The CFD-code MGLET, which is optimized for direct and large-eddy simulation on high performance computers, has been extended by a cylindrical version allowing to compute flow problems in cylindrical geometries. Laminar pipe flow and cylindrical Couette flow have been simulated to test the implementation. Preliminary results of Taylor-Couette flow and turbulent boundary layer flow along cylinders are shown to demonstrate the applicability of the new code-version.

T. J. Hüttl, M. Smieszek, M. Fröhlich, M. Manhart, R. J. D. Schmidt, R. Friedrich

DNS of Laminar-Turbulent Transition in Separation Bubbles

A Laminar Separation Bubble (LSB) is created under the influence of an adverse (positive) pressure gradient along a wall by laminar separation, laminar-turbulent transition and turbulent re-attachment of the flow to the wall. Direct Numerical Simulations (DNS) of the flow in an airfoil boundary layer which are based on solving the full Navier-Stokes equations exhibit good quantitative agreement of the mean-flow data with wind-tunnel experiments, but only examinations of the unsteady results are able to reveal the underlying physics. Thus, a hitherto unknown temporal amplification of three-dimensional small-amplitude disturbances is observed and explained by the entrainment of three-dimensional fluctuations by the roll-up of the detached boundary layer. Once the three-dimensional disturbances become saturated this mechanism leads to a rapid breakdown of the laminar flow into regions of small-scale turbulence which are organized in a quasi two-dimensional coherent manner.

U. Maucher, U. Rist, M. Kloker, S. Wagner

Numerical Simulation of Supersonic Hydrogen-Air Combustion

In this investigation, unsteady, three-dimensional, supersonic flow with nonequilibrium chemistry in a square channel with transverse hydrogen injection was numericaly analyzed. To this end, the concepts of large eddy simulation (LES) were applied to a model supersonic combustion chamber using the three-dimensional solver of the compressible Navier-Stokes equations with chemical reactions called “ACHIEVE”. The time accurate computation was accelerated by an implicit method.

Ernst von Lavante, Michael Kallenberg, Dirk Zeitz

Computation of Turbulent Flows with Separation by Coherent Structure Capturing

Within the scope of technical application it is necessary to simulate flows with separation not only at “academic” Reynolds numbers by direct numerical simulation (DNS), but also at higher Reynolds numbers by means of large eddy simulation (LES) or very large eddy simulation (VLES). The flow around a sphere at Re=50 000 has been calculated on unstructured grids with the Smagorinsky subgrid model and data is compared with available measurements. It is necessary to evaluate existing models and test them on simple geometries for the future application on real problems. Results indicate that the agreement between simulation and experiment is within the range of the experimental error.

M. Schmid, M. Perić

Large Eddy Simulation of the Flow around a Circular Cylinder

Large-Eddy Simulation (LES) is a promissing concept for modelling turbulent flows. The principle is to solve the three-dimensional, unsteady Navier Stokes equations on a grid which is too coarse to capture all vortical motions. The unresolved part of the flow field, constituted by fine-scale motion, is accounted for by an additional so-called subgrid-scale model term in the equations. This approach allows to reduce the computational cost for the same Reynolds number or to compute the flow at a much higher Reynolds number.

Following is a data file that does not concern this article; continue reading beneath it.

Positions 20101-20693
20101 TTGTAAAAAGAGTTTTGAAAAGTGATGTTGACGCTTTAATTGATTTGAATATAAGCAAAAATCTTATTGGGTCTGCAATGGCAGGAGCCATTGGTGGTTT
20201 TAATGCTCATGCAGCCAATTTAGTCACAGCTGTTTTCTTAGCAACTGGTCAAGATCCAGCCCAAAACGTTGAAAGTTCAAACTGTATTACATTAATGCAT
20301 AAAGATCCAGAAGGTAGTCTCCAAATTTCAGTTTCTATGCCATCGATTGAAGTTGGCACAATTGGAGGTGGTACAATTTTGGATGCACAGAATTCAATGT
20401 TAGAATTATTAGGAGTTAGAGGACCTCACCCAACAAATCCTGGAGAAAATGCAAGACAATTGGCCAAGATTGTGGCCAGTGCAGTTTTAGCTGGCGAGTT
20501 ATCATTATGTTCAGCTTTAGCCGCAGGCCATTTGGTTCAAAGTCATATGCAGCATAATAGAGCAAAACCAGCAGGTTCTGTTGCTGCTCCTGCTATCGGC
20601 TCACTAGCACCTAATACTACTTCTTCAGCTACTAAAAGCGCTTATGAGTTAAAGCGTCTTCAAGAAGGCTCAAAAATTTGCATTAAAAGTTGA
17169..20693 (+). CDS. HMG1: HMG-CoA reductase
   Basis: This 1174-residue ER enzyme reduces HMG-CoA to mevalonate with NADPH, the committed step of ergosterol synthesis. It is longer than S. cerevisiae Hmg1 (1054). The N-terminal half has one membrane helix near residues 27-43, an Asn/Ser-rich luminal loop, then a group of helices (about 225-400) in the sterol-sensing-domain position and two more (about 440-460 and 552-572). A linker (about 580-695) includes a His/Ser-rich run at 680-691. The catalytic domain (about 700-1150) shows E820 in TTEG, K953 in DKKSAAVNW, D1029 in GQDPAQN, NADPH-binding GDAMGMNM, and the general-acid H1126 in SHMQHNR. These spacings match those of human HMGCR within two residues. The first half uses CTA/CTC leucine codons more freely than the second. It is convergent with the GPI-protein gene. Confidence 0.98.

Jochen Fröhlich, Wolfgang Rodi

Direct Numerical Simulations of an Adverse Pressure Gradient Turbulent Boundary Layer on High Performance Computers

Direct Numerical Simulations (DNS) of developing turbulent boundary layers have been performed using a Finite Volume method with a locally refined grid near the wall. In the case of a zero pressure gradient boundary layer it is shown that the use of local grid refinement saves a considerable amount of computational resources. The method is then applied to an adverse pressure gradient boundary layer. The comparison of the results with an experiment performed by Watmuff [10] shows that the method is well suited for strongly developing turbulent flows.

Michael Manhart

Aeroelastic Analysis of a Helicopter Rotor in Forward Flight

Flow fields around rotary wings, especially around helicopter rotors, are extremely complex due to strong compressibility and three-dimensional effects. The solution of the governing equations for these flow problems is very difficult and can usually only be achieved with the help of numerical methods.

B. Buchtala, K.-H. Hierholz, S. Wagner

Flow with chemical reaction

The numerical simulation of flows with chemical reactions, in particular with turbulent combustions, is still one of the most difficult challenge in scientific computing. Because of the limitation of CPU time and memory resources the resolution of all length and time scales for realistic applications is still impossible. But due to the extensive use of parallel computers the investigations in this area are growing up rapidly and the results become more and more profitable. While some years ago the main goal was the adaption of the software to the architecture of parallel computers and to develop new software for it, we have today more reliable results which are in good agreement with measurements and which sometimes can be used already for design and development. Most of the computations have been performed in 3D. Three of the following projects have been run on the CRAY T3E, three on the NEC, and 1 of them on both machines. Most of the groups have used MPI.